'Let them know you deserve to be paid what you're worth' ..
LANSING - Thwarting the ongoing effort to repeal Michigan's Prevailing Wage Act of 1965 - as well as educating union members and the general public about the benefits of law - were issues that were front and center March 8-9 at the 57th Legislative Conference hosted by the Michigan Building and Construction Trades Council. ..
LANSING - The folks at Vincent's Plumbing and Heating in Port Huron are pushing to fundamentally change decades of established, effective licensing regulations that govern the state's plumbing, electrical and heating, ventilation and air conditioning industries. ..
WASHINGTON (PAI)—While saying he wants to work with the Republican-run Congress during the last 10 months of his tenure, Obama Administration Labor Secretary Thomas Perez spent much of his time on March 16 defending his department’s worker protection rules against a hostile Republican reaction. ..
All in all, Michigan can't complain too much about the state of the state's construction industry employment. The rest of the nation can't complain much, either. ..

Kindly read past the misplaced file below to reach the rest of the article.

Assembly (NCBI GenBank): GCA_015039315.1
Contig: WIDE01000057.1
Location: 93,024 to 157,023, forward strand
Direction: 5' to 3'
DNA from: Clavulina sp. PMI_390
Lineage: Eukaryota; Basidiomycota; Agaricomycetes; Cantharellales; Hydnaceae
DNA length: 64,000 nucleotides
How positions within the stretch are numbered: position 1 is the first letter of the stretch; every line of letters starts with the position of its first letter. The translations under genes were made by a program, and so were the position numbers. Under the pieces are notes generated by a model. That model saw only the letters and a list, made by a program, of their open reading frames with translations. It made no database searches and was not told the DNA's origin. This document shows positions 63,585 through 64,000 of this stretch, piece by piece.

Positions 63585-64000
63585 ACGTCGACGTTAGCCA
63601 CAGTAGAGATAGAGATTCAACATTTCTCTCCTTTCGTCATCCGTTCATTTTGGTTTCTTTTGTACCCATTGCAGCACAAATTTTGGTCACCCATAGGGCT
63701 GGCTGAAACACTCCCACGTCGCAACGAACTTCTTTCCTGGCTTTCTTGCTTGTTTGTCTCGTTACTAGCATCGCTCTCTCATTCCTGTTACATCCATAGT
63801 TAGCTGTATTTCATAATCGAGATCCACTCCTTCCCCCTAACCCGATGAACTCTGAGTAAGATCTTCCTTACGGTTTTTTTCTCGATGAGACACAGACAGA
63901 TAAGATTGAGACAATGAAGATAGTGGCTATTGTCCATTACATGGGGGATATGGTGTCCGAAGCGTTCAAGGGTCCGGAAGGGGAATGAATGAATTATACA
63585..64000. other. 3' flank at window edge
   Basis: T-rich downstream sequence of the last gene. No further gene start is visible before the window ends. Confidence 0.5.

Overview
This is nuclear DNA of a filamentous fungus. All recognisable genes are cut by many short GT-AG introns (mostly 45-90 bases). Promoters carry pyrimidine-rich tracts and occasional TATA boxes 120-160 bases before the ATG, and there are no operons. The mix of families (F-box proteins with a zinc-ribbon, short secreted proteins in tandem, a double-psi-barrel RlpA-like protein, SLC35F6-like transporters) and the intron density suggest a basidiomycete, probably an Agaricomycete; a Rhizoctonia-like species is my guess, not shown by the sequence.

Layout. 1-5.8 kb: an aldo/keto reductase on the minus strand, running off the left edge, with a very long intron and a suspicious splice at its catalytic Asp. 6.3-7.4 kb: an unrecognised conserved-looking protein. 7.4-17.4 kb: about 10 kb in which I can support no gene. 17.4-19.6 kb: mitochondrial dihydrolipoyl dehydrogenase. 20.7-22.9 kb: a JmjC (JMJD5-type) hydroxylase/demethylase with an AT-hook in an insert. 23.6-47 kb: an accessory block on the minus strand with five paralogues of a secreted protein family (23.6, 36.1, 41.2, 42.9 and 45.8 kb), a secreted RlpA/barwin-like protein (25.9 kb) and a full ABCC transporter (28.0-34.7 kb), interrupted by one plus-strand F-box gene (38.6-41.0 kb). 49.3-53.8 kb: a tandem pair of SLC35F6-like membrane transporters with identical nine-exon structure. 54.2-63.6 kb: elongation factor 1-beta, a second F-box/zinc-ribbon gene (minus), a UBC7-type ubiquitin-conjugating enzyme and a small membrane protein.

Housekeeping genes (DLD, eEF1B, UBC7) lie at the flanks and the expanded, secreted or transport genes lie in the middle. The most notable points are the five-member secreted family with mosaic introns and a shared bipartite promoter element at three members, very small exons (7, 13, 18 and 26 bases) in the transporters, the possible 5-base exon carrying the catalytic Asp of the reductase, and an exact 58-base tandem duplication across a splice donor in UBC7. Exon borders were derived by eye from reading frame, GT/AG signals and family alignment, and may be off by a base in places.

Among the six people murdered in the shooting spree in Kalamazoo on Feb. 20 were Plumbers and Pipe Fitters Local 357 member Rich Smith, 53, and his 17-year-old son, Tyler. They were killed at 10:30 p.m. while car shopping in a dealer parking lot. ..
Petition gatherers have fanned out across Michigan, trying to collect 252,000 valid signatures in an effort to overturn the Michigan Prevailing Wage Act of 1965. ..
- State AFL-CIO gives nod to to Whitmer for governor
- Falsely accused jobless claimants to get another day in court
- NMU invites students for a stay in The Woods
- Congress gets to work on multi-employer pension reform plan
- Senate party-line vote gives GOP majority on labor board
- Insulators urge: 'Unite for a Cure' for mesothelioma
- State review continues of petitions aimed at repealing prevailing wage
- Cadillac Tax delayed again; should be shelved permanently
- BWL spreading lots of capital for construction in our capital city
- Construction employment hums along in Michigan